Video for Health, Transformation and Community

This website originally served to share information about the first documentary I made on Tonga, about a comedian, Tevita Koloamatangi, nicknamed Tinitini. As I have made more films and thought about them in relation to visual anthropology, I have realized how much my time filming in Tonga, has influenced my philosophy of filming and the very choices of what to film, and what projects to commit to. The value I give to video is profoundly linked to what I learnt in Tonga in ways that I am only realizing slowly. The epistemological claim of my video work is marked by the name of the organisation under which I claim authorship, Potolahi Productions. Poto and lahi, together communicate a sense of intelligence in social awareness and engagement. It also references how my surname was jokingly Tonganised during my time in Tonga. Before arriving in Vava’u, I booked a room saying my name was Maika Potulahi, not realizing that potulahi, with a u, signified very large testicles. The uproarious laughter at the end of the line, made me more careful in how I tried to Tonganised words that had no Tongan equivalent, but also excited by the potential of single words in particular contexts to precipitate such laughter. No doubt my attraction to making a documentary about Tinitini was my intense curiosity about humour, and desire to be funny. Shared laughter was one of the great joys of being in Tonga over 18 months.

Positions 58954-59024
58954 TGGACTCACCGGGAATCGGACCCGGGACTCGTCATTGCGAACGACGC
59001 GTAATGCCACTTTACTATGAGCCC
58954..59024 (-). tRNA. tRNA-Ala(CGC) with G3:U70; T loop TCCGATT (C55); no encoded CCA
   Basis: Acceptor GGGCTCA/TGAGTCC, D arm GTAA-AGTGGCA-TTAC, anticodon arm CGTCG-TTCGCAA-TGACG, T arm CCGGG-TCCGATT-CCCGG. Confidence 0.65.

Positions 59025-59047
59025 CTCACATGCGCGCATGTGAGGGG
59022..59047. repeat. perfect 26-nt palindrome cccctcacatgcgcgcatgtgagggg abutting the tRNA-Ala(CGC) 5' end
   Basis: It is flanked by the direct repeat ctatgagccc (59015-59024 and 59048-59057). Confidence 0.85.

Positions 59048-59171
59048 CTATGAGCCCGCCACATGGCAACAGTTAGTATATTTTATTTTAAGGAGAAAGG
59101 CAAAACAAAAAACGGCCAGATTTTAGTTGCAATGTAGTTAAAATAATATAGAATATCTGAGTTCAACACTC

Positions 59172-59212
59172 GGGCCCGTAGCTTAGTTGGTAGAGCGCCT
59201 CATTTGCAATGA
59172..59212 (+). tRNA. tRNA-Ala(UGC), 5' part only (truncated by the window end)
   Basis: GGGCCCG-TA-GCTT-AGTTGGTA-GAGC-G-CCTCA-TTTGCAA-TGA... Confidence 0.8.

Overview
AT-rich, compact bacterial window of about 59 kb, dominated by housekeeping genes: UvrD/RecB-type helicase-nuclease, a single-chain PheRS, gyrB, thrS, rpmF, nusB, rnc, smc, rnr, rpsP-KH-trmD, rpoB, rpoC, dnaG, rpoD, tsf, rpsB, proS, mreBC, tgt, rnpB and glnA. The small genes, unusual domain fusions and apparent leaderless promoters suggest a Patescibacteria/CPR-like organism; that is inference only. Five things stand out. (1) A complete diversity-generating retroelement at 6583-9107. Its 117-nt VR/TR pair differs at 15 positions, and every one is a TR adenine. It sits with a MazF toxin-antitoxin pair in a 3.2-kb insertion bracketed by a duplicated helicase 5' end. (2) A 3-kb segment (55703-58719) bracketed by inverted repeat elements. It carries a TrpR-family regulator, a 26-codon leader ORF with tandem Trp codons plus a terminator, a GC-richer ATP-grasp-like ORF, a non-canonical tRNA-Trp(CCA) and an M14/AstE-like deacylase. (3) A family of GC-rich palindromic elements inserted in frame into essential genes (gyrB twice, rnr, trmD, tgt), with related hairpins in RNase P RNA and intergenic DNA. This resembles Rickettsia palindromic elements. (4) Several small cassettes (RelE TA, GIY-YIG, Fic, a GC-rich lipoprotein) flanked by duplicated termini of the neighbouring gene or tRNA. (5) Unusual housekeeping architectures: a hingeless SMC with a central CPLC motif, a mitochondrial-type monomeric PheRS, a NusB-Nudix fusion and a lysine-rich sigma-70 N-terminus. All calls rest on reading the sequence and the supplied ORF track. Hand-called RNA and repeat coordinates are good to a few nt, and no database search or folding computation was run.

Since I shot in Tonga in 1998 the internet has opened up an audience for video in a way I never anticipated. I find myself sitting on archival footage of events in Tonga, that are historical documents as well as potential reference points for diasporic populations in search of identity and connection. As researchers we have a wealth of information and resources on our hard drives and in our filing cabinets that could potentially be useful if only made accessible in an interesting way. I recall one Tongan thanking me for making Tongan comedy accessible to him, as he had been brought up speaking English. Watching my film had been transformative for him, it had also been transformative for me. Through the process of making the documentary I had learnt things about Tonga, about health, that I cannot imagine having learnt about otherwise. There was something about the knowledge emergent from working together on a common project, that was distinct from that of interviews and simply participating in community life. When I returned to the UK, editing and working on the footage kept an emotional link to friends in Tonga, that were not distancing but evocative of the experiences we had shared. I am still figuring it out, as I improvise from film project to project, but I think it spirals around the idea of a social health in meaningful and transformative social relationships. How social health relates to the health of communities and health in a biomedical and environmental sense is a key question of all my video projects. How video in its production and presentation facilitates a process of transformation has been a question ever since I started videoing healing in Tonga to better understand how it worked. For me a central motivation of making videos is to be able to gift and in the process feel part and recognized as part of a community.